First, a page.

KARACHI: The on-going rift between the Pakistan Peoples Party (PPP)-led provincial government and the Sindh police, with the former blaming the Centre and the superior Judiciary for the unfortunate situation, now seems to be taking an ugly turn amid fears that it may lead to administrative and operational anarchy especially relating to matters of law and order. This conflict, however, is not limited to the police department only. The 18th Amendment, or the misinterpretation of it, is making the whole system bleed. Be it the health and education departments, local government system or the energy, water and transport sectors, the conflict is visible everywhere, resulting in poor governance and the suffering of the common man.
Meanwhile, the Judiciary is being over-burdened with the task of settling these disputes, of course to the annoyance of one of the two parties to the conflict.
The police conundrum
The Sindh chief minister, reacting on the killing of an infant by some trigger-happy cop, once again insisted that despite having a constitutional authority, his government’s administrative control over the police force has been jeopardised following the Centre’s interference and some judicial orders.
This administrative confusion, which the Sindh CM was attributing to the actions of the Centre and Judiciary, was in fact caused by politically-motivated decisions of Sindh’s elected government. The PPP government did away with the Police Order 2002 in 2011, which was otherwise a progressive law, and restored the British-era Police Act of 1861. (The Punjab and Khyber Pakhtunkhwa governments, however, preferred to continue with the Police Order 2002).
The situation worsened in 2016 when the then police IG AD Khowaja expressed his reluctance to use his force for political score settling. The Sindh government retaliated, sending Khowaja on ‘forced leave’ first and then ordering his transfer, besides depriving the IG of his powers to regulate transfers and postings in his force.
The civil society took up the issue with the superior judiciary and the Sindh government suffered a major setback in September 2017 when the Sindh High Court (SHC) set aside its orders, curtailing the powers of the police chief and maintained that the provincial police chief enjoyed full autonomy to manage and regulate the operation, transfer and postings in his department. The court also ruled against the transfer of an IG without the completion of his three-year tenure. An appeal against the SHC’s verdict was also dismissed by the Supreme Court in March 2018.
Later, the apex court in another verdict on January 30 this year, while clarifying the confusion created by the 18th Amendment, declared that police was a ‘concurrent subject’ and both the federal and provincial government could legislate on the subject. “For securing integrity, competence, diligence in and accountability for police performance, the Federation may consider framing a law setting out uniform criteria of appointment on sector order posts, their independence of operation, security of tenure, performance assessment and accountability of incompetence, negligence or dishonesty,” states the SC order. (This was followed by another decision of the apex court dismissing the Sindh government’s plea to retain control of three major health facilities of Karachi — the Jinnah Post Graduate Medical Centre, National Institute of Cardiovascular Diseases, and the National Institute Child Health.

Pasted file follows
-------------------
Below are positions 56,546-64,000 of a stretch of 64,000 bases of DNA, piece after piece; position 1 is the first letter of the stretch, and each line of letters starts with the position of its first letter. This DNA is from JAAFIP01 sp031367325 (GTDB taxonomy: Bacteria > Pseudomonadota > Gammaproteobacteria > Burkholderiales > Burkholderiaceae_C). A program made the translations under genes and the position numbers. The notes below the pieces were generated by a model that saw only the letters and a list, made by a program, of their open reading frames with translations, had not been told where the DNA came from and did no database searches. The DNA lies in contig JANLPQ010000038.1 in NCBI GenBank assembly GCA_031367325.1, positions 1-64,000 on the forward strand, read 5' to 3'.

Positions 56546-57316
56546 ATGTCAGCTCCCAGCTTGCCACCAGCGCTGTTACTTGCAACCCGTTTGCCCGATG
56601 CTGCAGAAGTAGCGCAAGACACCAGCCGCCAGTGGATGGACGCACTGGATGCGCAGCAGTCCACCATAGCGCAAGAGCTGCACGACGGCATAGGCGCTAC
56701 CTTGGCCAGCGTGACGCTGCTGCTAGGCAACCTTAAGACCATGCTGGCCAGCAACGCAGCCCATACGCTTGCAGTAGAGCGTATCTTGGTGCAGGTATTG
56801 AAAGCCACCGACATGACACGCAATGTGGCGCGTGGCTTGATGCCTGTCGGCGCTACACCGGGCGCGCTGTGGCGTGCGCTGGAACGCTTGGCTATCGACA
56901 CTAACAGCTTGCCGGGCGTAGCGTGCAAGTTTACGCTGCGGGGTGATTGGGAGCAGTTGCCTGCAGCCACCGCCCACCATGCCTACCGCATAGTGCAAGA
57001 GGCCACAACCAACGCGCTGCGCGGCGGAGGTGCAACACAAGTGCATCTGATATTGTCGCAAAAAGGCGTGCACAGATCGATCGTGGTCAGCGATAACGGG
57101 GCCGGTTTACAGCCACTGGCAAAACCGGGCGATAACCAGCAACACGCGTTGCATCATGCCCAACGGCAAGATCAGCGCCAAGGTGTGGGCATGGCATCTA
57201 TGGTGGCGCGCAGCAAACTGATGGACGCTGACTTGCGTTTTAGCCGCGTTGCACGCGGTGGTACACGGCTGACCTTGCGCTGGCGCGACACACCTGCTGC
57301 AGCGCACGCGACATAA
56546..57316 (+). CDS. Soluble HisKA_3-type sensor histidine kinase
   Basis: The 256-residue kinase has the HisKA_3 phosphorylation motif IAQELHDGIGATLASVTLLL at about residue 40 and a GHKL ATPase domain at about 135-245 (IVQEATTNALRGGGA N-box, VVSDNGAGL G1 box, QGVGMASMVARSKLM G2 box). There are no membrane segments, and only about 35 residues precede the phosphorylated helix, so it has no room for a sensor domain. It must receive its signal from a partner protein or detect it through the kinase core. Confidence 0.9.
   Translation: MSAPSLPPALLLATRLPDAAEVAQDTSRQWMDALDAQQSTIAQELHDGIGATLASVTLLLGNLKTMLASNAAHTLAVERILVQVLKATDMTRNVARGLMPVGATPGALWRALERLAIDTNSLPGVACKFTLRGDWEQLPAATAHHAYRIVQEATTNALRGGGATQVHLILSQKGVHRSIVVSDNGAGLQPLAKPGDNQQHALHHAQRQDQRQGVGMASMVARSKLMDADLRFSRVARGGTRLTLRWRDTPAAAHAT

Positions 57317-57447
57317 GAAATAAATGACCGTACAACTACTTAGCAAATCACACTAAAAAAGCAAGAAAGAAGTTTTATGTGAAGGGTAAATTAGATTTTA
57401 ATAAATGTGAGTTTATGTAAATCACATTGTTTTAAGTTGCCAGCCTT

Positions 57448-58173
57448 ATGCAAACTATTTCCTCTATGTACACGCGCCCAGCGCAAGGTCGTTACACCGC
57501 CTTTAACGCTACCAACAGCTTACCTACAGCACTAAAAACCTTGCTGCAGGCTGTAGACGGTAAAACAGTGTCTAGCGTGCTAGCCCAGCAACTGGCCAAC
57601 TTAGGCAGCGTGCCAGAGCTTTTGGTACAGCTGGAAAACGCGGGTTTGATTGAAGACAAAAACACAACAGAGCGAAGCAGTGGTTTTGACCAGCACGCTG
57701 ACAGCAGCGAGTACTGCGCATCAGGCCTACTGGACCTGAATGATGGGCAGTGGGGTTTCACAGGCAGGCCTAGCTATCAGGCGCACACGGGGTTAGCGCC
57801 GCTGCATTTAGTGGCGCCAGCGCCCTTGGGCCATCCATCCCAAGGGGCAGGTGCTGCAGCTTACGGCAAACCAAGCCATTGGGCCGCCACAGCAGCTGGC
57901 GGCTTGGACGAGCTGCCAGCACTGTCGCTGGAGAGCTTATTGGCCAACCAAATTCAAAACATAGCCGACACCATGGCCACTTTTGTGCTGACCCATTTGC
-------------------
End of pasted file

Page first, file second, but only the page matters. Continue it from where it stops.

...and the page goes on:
All these rifts and confusion over the exercise of authority on certain subjects by the Federal and provincial governments are the natural outcome of the ill-conceived and hurriedly drawn but much trumpeted 18th Amendment. Add to it the lust of PPP leaders to have control over all the levers of power and authority, while depriving all the institutions under the Sindh government’s control of administrative and functional autonomy and making them subservient to the whims and wishes of the party leadership.
Look what they have done with the local government laws which leave union committees or union councils powerless even to remove garbage. Far more alarming are amendments introduced by Sindh government in laws governing institutions of higher learning, especially the universities and medical and engineering colleges. Not only have these institutions been deprived of their administrative and financial powers, but their academic freedom and autonomy too, with the provincial government empowering itself even to decide the admissions policy and the courses of studies.
The superior judiciary has even directed the provincial government to bring about changes in the law, rules and regulations to improve the performance of the police department besides granting it an autonomous status. In this regard, the judiciary had also suggested a set of recommendations. But the Sindh government, unwilling to reconcile with the idea of an independent institutional set-up, is dragging its feet on it. The SHC had rather been moved to initiate contempt of court proceedings against the chief minister and the chief secretary for their failure to implement these recommendations calling for complete reforms in the police setup.
It was in this background that Murad Ali Shah, while speaking in the Sindh Assembly on February 11 following the killing of a political activist, maintained that the independence made available to police through judicial orders has made the province a virtual police state. “See this will happen if there is no political oversight over police,” he had argued.
And now this tug of war seems to be leading to a constitutional deadlock between the Centre and Sindh unless the provincial government implements the police reforms ordered by the superior judiciary. The Sindh government should remember that even if the Centre surrenders to its demands, judicial orders will continue to hold ground.
Published in The Express Tribune, April 20th, 2019.